Chancellor Jeremy Hunt has announced a large hike in windfall taxes, raising the tax on energy giants’ profits from 25 percent to 35 percent until 2028 as the Treasury scrambles to shore up funds to shield households from surging costs of gas and electricity. Mr Hunt promised that the should not deter investment, one of the main reasons the previous cabinet had been reluctant to impose such a measure.
The Treasury chief also announced that electricity generators also will have to pay a new temporary levy of 45 percent. Together with the windfall tax, he said that the combined measures could raise as much as £14 billion next year.
Mr Hunt told the House of Commons as he unveiled the Autumn budget: “I have no objection to windfall taxes if they are genuinely about windfall profits caused by unexpected increases in energy prices.
“But any such tax should be temporary, not deter investment and recognise the cyclical nature of many energy businesses. Taking account of this, I have decided that from January 1st until March 2028 we will increase the Energy Profits Levy from 25 percent to 35 percent.”
Speaking on the windfall tax, he said: “The structure of our energy market also creates windfall profits for low-carbon electricity generation so, from January 1st, we have also decided to introduce a new, temporary 45 percent levy on electricity generators. Together these taxes raise £14billion next year.”
This comes after campaigners had long called for Mr Hunt to slap down a tax on the staggering profits raked in by energy giants, which left millions of Britons footing bigger bills amid the energy crisis.
Prior to Mr Hunt’s announcement, Alexander Kirk, Campaigner, Global Witness, said: “We are counting on the chancellor to go out of his way to assist the neediest. The £31 billion in excess profits made by Shell would be a bitter pill to take for many if a proper windfall tax is not implemented. Such a tax should close all tax loopholes and not safeguard companies like Shell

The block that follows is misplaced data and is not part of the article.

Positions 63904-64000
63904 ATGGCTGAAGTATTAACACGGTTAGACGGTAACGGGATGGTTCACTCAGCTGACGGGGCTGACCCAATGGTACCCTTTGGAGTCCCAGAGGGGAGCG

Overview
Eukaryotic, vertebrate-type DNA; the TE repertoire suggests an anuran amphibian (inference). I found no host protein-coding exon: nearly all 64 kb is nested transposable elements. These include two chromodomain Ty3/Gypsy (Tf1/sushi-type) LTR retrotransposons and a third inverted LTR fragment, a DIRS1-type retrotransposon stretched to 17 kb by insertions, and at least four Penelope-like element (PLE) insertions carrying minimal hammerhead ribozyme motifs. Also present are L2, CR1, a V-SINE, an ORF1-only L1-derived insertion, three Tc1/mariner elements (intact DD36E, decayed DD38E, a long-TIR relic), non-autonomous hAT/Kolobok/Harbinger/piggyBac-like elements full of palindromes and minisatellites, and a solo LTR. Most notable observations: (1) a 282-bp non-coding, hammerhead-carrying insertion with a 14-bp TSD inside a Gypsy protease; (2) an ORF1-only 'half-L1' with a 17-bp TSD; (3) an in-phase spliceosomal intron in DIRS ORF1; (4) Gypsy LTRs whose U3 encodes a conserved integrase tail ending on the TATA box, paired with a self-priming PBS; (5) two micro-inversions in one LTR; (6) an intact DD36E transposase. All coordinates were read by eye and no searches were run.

“In order to prevent situations like the one in Orkney, where residents who live next to a wind farm continue to pay through the nose for their electricity, the government must take bold action now to address the energy crisis, unlock our potential for wind and wave energy, and reimagine how our energy markets work. Britain also needs a national home insulation.” scheme to support people in the future.”
Alice Harrison, fossil Fuels Campaign Leader at Global Witness, added: “As the Chancellor battles with how to support people through a painful economic crisis, he needn’t look far for a huge pot of money – the extraordinary and eyewatering profits that the likes of BP and Shell have been enjoying over the past 12 months. This is a crisis caused by a dependency on fossil fuels and has benefitted those very companies to the tune of billions.”
Former Prime Minister Liz Truss, who holds the record for being the country’s shortest-ever serving leader, had previously argued against a windfall tax, calling it “a Labour idea and all about bashing business and it sends the wrong message to international investors and to the public”.
But her Government later U-turned on the policy after the Business announced it would step in with a “cost-plus revenue limit” for renewable and nuclear electricity generators in England and Wales.
Under this measure, there is a limit to how much the generators can make, “allowing generators to cover their costs, plus receive an appropriate revenue”.
Ed Miliband, the shadow climate and net zero secretary, said: “The government has finally accepted the principle of Labour’s call for a windfall tax on excess profits of electricity generators. After months of telling the country they were utterly opposed to the principle of a windfall tax, they have been dragged kicking and screaming to implement it.
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